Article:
Remember the Auto Glove electric trigger finger? ATF says, nope

While the makers contend the ATF's logic for determining the AutoGlove is a machine gun, they will not fight the decision. (Photo: AutoGlove)

While the makers contend the ATF’s logic for determining the AutoGlove is a machine gun, they will not fight the decision. (Photo: AutoGlove)

Federal regulators have pulled the plug on the planned $350 glove containing a plunger-activated electric motorized trigger finger.

Designed as a “trigger actuation device” that does not permanently attach to a gun, the AutoGlove made headlines earlier this summer. The fully contained TAD used a battery pack that attached to the wrist or forearm to mechanically manipulate the trigger at variable speeds to include single, three-round, or continuous fire at rates past 1,000 rounds per minute.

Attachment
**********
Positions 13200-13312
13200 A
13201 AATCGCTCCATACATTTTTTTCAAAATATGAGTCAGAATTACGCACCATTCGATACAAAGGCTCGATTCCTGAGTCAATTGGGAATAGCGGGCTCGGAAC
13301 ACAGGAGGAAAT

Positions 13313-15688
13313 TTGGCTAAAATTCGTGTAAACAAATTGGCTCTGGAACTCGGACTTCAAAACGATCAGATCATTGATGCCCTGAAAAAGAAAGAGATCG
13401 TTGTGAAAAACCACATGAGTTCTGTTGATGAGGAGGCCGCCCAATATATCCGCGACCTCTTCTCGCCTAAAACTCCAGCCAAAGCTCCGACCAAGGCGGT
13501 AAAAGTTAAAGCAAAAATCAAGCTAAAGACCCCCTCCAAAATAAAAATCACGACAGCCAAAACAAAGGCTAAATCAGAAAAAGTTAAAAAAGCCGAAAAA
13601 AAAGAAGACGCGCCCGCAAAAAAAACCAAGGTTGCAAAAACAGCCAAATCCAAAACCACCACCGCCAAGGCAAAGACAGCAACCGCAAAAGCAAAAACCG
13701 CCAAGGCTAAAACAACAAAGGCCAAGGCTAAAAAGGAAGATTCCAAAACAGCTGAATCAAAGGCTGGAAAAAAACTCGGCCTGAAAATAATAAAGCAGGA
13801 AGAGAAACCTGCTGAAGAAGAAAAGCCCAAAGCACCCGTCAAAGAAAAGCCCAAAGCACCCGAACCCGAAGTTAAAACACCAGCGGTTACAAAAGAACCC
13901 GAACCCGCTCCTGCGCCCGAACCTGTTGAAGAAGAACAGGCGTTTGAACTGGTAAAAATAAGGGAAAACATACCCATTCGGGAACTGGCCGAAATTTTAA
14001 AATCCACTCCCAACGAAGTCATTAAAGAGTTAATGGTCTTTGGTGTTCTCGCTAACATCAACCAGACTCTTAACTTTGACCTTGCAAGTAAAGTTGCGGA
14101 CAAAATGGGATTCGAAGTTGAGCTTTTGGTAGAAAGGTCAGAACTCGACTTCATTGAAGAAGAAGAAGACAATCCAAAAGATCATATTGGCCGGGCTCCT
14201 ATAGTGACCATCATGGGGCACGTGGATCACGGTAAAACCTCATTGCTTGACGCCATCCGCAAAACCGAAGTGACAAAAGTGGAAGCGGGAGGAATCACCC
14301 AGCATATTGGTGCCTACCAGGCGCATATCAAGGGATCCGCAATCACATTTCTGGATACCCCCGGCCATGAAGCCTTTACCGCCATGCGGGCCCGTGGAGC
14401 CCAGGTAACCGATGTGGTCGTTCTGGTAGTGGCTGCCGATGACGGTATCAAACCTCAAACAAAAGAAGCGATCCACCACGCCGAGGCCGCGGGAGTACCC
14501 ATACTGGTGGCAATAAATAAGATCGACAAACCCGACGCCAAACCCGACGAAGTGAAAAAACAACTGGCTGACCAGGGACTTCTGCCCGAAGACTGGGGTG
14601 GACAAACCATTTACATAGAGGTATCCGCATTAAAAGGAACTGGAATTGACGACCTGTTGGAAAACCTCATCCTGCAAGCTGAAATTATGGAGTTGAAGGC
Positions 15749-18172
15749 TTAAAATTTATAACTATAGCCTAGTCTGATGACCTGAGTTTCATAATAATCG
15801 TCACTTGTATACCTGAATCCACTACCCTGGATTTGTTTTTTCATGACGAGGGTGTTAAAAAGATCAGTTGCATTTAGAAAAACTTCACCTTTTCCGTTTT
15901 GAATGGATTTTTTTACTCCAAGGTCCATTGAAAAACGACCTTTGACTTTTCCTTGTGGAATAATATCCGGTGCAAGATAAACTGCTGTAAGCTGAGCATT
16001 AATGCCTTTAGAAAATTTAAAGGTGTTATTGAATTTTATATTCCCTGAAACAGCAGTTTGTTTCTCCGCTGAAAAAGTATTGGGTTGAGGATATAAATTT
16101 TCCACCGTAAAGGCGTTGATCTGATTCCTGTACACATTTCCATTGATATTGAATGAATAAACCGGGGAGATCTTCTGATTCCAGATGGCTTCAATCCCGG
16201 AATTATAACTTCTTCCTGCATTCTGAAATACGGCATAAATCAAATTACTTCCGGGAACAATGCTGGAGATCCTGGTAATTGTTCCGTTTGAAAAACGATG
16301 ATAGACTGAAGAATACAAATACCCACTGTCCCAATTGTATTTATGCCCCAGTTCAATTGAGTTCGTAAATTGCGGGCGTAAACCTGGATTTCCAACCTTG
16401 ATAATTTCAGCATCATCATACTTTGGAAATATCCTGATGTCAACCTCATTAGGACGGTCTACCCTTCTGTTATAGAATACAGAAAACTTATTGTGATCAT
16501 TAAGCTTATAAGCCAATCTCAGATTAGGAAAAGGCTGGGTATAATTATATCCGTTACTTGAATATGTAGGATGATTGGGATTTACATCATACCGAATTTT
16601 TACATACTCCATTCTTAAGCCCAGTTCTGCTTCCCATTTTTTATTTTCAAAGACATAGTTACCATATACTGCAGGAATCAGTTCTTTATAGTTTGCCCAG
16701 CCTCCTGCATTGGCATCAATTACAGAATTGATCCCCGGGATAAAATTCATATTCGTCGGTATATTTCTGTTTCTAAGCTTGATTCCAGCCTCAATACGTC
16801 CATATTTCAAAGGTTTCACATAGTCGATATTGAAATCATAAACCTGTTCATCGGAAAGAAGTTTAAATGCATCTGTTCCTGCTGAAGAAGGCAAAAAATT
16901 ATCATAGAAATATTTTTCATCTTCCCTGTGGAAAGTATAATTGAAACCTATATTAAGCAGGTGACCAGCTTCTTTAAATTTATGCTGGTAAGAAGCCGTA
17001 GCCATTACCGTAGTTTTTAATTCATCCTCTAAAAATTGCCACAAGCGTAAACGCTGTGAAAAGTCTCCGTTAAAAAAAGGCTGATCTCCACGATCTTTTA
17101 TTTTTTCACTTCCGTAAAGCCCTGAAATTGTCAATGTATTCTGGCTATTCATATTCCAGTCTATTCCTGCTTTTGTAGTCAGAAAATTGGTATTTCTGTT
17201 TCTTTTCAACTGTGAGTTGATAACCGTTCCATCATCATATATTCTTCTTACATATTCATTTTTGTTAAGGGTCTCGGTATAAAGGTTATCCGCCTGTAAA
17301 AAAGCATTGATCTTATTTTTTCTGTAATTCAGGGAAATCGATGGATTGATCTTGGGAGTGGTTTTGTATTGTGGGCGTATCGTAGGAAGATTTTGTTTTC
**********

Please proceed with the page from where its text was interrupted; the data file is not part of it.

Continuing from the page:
However, as noted by the company, the Bureau of Alcohol, Tobacco, Firearms and Explosives tested the AutoGlove and issued a determination letter last week that the device “may not be used or possessed by individuals” and is considered a machine gun under the National Firearms Act.

AutoGlove has stopped taking orders and is issuing refunds for those who have paid for the device already. A small start-up, the manufacturer says they do not have the resources to fight the determination.

“While we respectfully disagree with the ATFs determination, as the AutoGlove was not tested in accordance with our design criteria or provided instructions/limitations, we will NOT appeal the ATFs determination,” says a statement posted by the company.

“As we have always stated, it was never our intention to thumb our nose at the ATF or NFA regulations, we were simply trying to develop a device that could work within the existing construct of the laws to create a device that could assist a person with pulling the trigger rapidly, whether it be a paintball gun, nail gun, or firearm,” says AutoGlove.

The first run production of the device was to begin this month.